PITTSBURGH -- The A's short-term memories got jarred but good Monday in a 2-1 victory over the Pittsburgh Pirates.
And the memory prompter has a name: Coco Crisp.
Crisp, with two outs and men on first and second, did a Usain Bolt sprint from right-center to left-center to chase down a screaming liner hit by Andrew McCutchen to end the seventh inning. It was not a play most of the A's believed to be possible -- until their memories kicked in.
"I'm thinking that's a double," closer Grant Balfour said of his view of the play from the A's bullpen. "And then I thought, 'That's Coco out there.' "
A's shortstop Jed Lowrie watched the ball go shooting way above his head, and he said he said to himself, "That ball's in the gap."
"And then I remember that we've got Coco out there," Lowrie said.
The center fielder, cutting across the field and getting deeper with each stride, launched himself at the ball when failure would mean two runs would score and the game would be flipped on its axis.
Crisp's analysis: "It wasn't that difficult of a play."
Yeah, right. Crisp can generally be counted on to be understated about the things he does on a baseball field.
Even when his manager, Bob Melvin, says "that's the play of the year," Crisp counters with, "that was the play of the play," whatever that means.
It means that Crisp would be just as happy talking about anyone other than himself.
"I like to fly under the radar," Crisp said.
It was difficult to do that Monday for the simple reason that McCutchen's rocket lit up half the radar screens in the Eastern Time Zone.
"He hit that one good," Crisp said. "He can do that. He's a real good hitter."
And Crisp is a real good defender. True, he doesn't have a great arm, but when it comes to running down balls hit in the air, Crisp covers more territory than Google Earth.
The catch meant Bartolo Colon got his 12th win in his next-to-last start before the All-Star game and Balfour got his 23rd save of the season and his 41st in a row over the past two years, breaking the club record of 40 consecutive saves set by Hall of Famer Dennis Eckersley.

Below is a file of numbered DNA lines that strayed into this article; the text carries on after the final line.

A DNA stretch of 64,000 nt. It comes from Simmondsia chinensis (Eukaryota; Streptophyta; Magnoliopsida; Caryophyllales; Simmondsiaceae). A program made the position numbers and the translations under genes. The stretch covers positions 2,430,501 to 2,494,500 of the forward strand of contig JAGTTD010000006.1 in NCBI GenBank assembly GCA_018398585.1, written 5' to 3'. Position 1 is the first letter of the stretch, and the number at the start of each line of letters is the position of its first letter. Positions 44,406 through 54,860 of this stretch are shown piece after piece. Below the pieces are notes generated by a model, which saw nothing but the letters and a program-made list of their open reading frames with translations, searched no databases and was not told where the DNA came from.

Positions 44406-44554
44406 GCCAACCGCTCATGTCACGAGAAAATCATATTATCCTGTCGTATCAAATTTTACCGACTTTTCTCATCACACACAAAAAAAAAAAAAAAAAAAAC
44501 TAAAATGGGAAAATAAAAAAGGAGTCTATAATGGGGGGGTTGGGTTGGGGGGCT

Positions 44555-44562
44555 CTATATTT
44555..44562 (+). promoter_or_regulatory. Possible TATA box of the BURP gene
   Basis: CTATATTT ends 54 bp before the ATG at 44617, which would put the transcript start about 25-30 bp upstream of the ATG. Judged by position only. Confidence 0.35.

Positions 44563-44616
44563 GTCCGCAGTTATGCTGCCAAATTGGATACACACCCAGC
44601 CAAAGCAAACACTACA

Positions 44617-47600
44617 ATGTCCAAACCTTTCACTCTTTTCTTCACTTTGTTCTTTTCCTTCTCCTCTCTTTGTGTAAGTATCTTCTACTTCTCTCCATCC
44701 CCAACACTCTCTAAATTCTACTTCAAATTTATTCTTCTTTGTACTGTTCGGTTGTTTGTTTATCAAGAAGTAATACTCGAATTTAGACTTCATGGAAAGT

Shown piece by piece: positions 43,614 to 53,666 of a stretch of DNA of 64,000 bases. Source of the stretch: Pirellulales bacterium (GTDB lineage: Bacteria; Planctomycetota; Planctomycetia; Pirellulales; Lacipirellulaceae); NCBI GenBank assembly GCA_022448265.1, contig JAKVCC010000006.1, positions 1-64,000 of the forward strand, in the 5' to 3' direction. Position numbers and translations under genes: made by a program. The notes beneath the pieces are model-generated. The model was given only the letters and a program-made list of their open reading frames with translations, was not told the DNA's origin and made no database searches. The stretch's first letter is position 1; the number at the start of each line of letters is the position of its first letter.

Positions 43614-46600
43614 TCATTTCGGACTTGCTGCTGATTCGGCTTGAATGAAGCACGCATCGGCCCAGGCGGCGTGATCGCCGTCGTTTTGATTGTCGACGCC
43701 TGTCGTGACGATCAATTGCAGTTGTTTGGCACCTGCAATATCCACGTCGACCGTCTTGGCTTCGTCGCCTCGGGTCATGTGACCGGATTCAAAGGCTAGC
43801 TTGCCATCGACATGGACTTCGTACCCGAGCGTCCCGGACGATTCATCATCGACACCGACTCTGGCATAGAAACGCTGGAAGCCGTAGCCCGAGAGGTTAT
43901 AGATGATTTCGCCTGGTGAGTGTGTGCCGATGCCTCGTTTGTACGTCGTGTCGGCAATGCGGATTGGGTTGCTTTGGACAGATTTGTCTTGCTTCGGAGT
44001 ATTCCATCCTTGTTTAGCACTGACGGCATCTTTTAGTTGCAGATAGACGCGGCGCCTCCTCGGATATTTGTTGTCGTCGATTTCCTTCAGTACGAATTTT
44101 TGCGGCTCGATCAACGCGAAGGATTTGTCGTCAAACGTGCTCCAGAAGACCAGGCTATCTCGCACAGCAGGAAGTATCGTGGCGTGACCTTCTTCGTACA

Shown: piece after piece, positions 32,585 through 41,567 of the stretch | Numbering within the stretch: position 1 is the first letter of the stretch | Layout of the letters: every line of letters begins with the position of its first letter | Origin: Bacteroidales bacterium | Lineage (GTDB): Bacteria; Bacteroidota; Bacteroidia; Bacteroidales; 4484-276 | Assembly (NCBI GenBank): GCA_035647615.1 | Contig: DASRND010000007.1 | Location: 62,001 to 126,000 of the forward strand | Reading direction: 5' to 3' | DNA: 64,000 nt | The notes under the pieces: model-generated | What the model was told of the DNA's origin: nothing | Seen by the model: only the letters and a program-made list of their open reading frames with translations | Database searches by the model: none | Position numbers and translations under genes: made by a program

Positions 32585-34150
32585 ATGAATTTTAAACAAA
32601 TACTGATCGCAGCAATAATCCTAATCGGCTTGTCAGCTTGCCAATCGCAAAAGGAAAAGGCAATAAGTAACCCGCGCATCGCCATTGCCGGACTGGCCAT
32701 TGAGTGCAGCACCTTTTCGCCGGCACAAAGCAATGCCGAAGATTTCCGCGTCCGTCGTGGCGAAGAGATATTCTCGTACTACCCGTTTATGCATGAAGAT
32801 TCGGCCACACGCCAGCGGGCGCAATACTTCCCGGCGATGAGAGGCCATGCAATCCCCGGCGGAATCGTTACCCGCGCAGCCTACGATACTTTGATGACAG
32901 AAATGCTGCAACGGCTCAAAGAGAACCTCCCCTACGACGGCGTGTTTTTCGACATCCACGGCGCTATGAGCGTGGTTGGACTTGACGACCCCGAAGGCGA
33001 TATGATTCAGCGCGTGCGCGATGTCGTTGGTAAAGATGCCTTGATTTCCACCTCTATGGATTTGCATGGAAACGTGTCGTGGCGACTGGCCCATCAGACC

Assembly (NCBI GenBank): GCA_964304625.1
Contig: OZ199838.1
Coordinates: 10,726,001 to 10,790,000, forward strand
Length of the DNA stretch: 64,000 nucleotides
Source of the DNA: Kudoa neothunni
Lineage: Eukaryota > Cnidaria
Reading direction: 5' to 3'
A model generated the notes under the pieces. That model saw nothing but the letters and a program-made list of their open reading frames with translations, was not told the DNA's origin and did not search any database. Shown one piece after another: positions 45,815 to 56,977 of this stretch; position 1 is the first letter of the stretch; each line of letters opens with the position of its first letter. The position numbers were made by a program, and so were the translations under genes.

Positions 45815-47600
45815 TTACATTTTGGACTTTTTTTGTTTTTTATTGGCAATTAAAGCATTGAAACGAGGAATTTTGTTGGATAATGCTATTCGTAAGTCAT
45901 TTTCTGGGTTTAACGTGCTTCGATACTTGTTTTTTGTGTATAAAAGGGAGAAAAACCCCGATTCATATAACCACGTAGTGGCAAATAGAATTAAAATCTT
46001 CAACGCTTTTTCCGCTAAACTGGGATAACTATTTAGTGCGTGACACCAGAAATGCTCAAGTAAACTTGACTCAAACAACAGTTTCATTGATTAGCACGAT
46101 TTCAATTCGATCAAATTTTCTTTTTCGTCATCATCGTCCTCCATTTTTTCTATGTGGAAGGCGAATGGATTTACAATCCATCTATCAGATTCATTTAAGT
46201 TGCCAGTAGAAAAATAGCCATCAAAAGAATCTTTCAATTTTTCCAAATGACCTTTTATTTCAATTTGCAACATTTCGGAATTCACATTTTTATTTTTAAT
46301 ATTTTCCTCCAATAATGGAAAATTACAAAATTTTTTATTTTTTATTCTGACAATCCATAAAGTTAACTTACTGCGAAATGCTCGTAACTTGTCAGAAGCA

Without the catch, none of that was possible.
"What Coco did was unbelievable," Balfour said. "That ball gets by and it's two more runs, and instead of me coming in for the save, it's their guy, Jason Grilli (National League saves leader with 28), closing it out. It was definitely a game-changer."
Colon had allowed only four hits and no runs in the first six innings, but by the time McCutchen came to the plate, the Pirates had a run in to close their deficit to 2-1, and they had men on first and second for their No. 3 hitter.
"When that ball was hit," Colon said while speaking through interpreter Ariel Prieto, "I never imagined he'd catch that ball."
The 40-year-old Dominican was so grateful that he thanked Crisp three times -- as he came off the field, again in the dugout, and later in the clubhouse.
"That's kind of cool," Crisp said of Colon's triple play of gratitude.
As Melvin said, "the game wasn't over right there," and the A's still needed to get six more outs, but the game probably would have been over, and not in a good way for the A's, if the catch wasn't made.
"The ball is in the air, and I'm thinking what my options are," Melvin said. "And then he comes up with that ball."
From the A's point of view, that's the best option of all.
"We'll see for certain on Sunday," Melvin said. "As an organization, based on his age and how much we need him, we'd like to see him get the time off. But it's up to him."
The winning run scored when Derek Norris walked with the bases loaded in the seventh against Locke (8-2).
Straily 5-2) at Pittsburgh (Gerrit Cole 4-1), 4:05 p.m. CSNCA